Choosing a Nursing Specialty

NU - Choosing Specialty

By Michele N Pedulla DNP, ARNP, CPNP-PC  
Graduate Nursing Professor, Kaplan University School of Nursing 

Whether you are a new graduate nurse or a seasoned nurse completing further schooling, there are similarities when considering a specialty. Understanding your strengths and weaknesses will help you identify opportunities and avoid imprudent career choices.

As a graduate nurse, after completing and passing the National Council Licensure Examination (NCLEX), the title of Registered Nurse (RN) is yours. Clinical and practicum experiences offered insight into various areas for specialization including pediatrics, adult medicine, cardiology, oncology, maternal health, and emergency medicine to name a few. Many of these specialized areas offer acute care and primary care. For example, in pediatrics, positions can be in newborn nurseries, school clinics, private pediatric offices, county health department, child protection teams, pediatric inpatient units, intensive care units, surgery, and outpatient clinics.

As an advanced practice registered nurse (APRN), the track of Kaplan University’s Master of Science in Nursing study plan may narrow the specialization but there are still many other areas to explore. For instance, as a family nurse practitioner-primary care track, areas of specialization can range from pediatrics to geriatrics, from acute care to primary care.

Choosing Your Specialty 

One important factor to consider in choosing your specialty is to delve within, identifying your personality and interests. There is some correlation between personality characteristics, nursing specialty choice, burnout, and job satisfaction as well as levels of nursing stress and burnout (Kennedy, Curtis, & Waters, 2014). For example, in a study of critical and intensive care nurses, the personality domain scores were higher for self-sufficiency and thinking. This would correlate with the ability to work independently while managing all aspects of care for a critically ill patient.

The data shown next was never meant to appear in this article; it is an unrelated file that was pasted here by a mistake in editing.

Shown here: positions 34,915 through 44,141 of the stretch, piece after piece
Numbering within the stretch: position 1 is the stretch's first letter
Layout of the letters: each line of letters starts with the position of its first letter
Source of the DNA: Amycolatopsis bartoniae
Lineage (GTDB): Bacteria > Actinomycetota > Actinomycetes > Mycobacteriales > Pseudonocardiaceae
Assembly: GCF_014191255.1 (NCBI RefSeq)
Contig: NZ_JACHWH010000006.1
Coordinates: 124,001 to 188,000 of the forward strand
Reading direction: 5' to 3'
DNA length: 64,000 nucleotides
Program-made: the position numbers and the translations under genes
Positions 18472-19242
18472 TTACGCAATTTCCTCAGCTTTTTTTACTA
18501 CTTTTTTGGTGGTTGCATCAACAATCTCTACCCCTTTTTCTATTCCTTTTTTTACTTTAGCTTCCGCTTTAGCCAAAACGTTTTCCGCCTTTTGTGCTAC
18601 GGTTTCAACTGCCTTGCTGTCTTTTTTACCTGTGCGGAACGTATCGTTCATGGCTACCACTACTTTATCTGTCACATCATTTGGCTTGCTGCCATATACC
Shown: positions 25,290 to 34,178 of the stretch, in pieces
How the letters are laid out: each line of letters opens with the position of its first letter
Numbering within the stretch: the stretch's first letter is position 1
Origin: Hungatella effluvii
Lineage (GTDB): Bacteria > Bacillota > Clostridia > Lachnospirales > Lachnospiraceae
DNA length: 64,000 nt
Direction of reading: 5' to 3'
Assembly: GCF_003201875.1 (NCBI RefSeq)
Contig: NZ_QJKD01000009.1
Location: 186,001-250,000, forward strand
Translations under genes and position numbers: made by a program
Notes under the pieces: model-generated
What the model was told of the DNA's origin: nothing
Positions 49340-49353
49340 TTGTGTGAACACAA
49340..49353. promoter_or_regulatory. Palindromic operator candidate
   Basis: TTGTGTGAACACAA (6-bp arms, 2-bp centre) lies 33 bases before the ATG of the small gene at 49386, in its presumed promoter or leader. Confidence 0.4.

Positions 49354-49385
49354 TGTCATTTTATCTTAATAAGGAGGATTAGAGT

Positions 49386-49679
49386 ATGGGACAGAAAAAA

The benefits of focusing on a specialty are plentiful, including increased self-worth, respect, recognition as well as the potential for increased job security, marketability, and satisfaction. Other elements to consider include your: 

  • level of technology savvy
  • location and the availability of desired positions
  • potential for relocation, and
  • comfort level with people.

Do you like the challenge of expecting the unexpected? You may be most successful in areas such as intensive care units or emergency rooms. Do you have a special skill of caring for children and a strength in talking with families? Pediatrics may be your specialty. The beauty of nursing is that, as you discover areas that are of interest to you, the opportunities are abundant.

Job Outlook for Nurses 

According to the U.S. Department of Labor, the growth of employment as an RN will continue to increase by 16% from 2014 to 2024, due to a number of factors including the concentration on preventative care and the increased rates of chronic conditions (Bureau of Labor Statistics, 2015). The growth of APRN employment is expected to increase 31% from 2014 to 2024, due to a number of factors including the effects of health care legislation and the increased focus on preventative care (Bureau of Labor Statistics, 2015). These impressive statistics are well above the average rates of many other occupations and could indicate increased job security of nurses at all levels.

Nurses have a strong need for relevance in their lives, in what we do and how it makes a difference. Find your niche and believe that YOU can make that difference. Be the voice, be the change and, always remember that you don’t DO nursing, you ARE nursing!

Article originally published in ADVANCE for Nurses .


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And if you are considering pursuing a nursing degree, we invite you to find out more about Kaplan University's School of Nursing and explore our undergraduate and graduate degree offerings.


Bureau of Labor Statistics, U.S. Department of Labor (2015). Nurse anesthetists, nurse midwives, and nurse practitioners. Occupational Outlook Handbook, 2016-17 Edition. Retrieved from   National long-term projections may not reflect local and/or short-term economic or job conditions, and do not guarantee actual job growth.

Bureau of Labor Statistics, U.S. Department of Labor (2015). Registered nurses. Occupational Outlook Handbook, 2016-17 Edition. Retrieved from

Kennedy, B., Curtis, K., & Waters, D. (2014). Is there a relationship between personality and choice of nursing specialty:  An integrative literature review. BMC Nursing, 13(40), 1-9. doi:10.1186/s12912-014-0040-z

Michele N. Pedulla is a graduate nursing professor at Kaplan University School of Nursing. The views expressed in this article are solely those of the author and do not represent the view of Kaplan University.

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